• When using auditory feedback, inflection in the instructor’s voice made his/her intent clearAuditory comments made me feel more involved in the course than written commentsThe instructor’s intent was clearer when using auditory comments rather than written commentsAuditory comments are more personal than written commentsI retained auditory comments better than written commentsAuditory comments motivated me more than written comments
  • Further investigation of student coursework analysis is warranted to the degree of increased cognition.
  • No clear preference for written or audio feedback—valuable in combinationMore time required to listen and/or provide audio commentsStudent populations differ (undergraduate/professional faculty/graduate) – seems to be more valued by those with higher education levelQuality of audio dependent on various factors: audio settings and equipment (e.g., Dynex headset)
  • Overall Positive Comments
  • Affords elaboration of instructor comments (used for summation and/or specific feedback)Personalizes feedback (expression, inflection, humour) Easier to express oneself than formalized written comments (“feel freer to expand on comments”)Technical glitches when starting (audio setup; eliminate background noise)More valuable with complex assignments, research papers, critiques - effort to “feed forward”large than small class size – could also copy and paste generic clips,All faculty would recommend use of audio commenting to other faculty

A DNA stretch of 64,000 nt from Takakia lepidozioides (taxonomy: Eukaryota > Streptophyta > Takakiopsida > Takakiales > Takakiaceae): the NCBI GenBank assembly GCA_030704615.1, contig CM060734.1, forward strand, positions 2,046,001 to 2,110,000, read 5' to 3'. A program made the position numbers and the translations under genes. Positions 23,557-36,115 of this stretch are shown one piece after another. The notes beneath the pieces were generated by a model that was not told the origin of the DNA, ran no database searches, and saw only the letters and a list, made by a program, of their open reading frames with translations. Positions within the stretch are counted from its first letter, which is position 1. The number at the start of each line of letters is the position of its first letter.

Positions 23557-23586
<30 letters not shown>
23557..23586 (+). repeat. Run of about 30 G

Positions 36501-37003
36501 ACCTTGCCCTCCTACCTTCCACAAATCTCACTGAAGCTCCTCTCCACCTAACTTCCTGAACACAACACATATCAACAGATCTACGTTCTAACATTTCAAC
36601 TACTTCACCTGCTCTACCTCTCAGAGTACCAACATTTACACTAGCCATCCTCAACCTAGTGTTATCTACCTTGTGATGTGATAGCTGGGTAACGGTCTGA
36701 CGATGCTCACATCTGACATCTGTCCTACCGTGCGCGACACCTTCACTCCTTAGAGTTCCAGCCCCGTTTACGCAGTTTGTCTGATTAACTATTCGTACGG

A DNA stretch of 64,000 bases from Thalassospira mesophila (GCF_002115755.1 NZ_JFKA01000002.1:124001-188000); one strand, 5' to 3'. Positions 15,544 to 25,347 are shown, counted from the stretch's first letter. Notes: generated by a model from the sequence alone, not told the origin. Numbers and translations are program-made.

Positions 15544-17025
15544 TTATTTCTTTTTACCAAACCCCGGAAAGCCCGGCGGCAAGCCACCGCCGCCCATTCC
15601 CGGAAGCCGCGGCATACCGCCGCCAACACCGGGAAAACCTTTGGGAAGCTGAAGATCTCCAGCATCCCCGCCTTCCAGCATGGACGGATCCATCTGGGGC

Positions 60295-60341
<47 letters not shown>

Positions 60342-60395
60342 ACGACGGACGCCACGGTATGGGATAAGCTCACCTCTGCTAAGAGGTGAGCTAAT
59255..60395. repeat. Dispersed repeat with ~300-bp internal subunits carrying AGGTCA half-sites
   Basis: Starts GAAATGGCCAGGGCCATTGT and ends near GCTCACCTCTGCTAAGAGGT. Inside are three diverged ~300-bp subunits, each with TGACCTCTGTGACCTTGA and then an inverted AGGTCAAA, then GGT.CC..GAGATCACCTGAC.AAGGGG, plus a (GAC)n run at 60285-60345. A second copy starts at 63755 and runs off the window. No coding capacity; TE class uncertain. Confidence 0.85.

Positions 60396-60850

• Orientation timeInstructor time to provide meaningful feedbackEquipment: USB noise cancelling headset & microphone (e.g., Dynex ~$53.)Now available Adobe Acrobat X Pro - $56.Considerations: Consider installing software on laptop for portability – providing feedback anywhereSuggest software on laptop for portabilityAsk audience????
  • Provide portal of resources and have a resource person for inquiries/supportInvestigate further use in discussions and group work to evaluate impactInvestigate LMS which supports user-friendly audio embedInvestigate further use by/purchase of software for interested faculty (e.g., uptake by Psychiatric Nursing and Learning Assistance)Investigate options for student use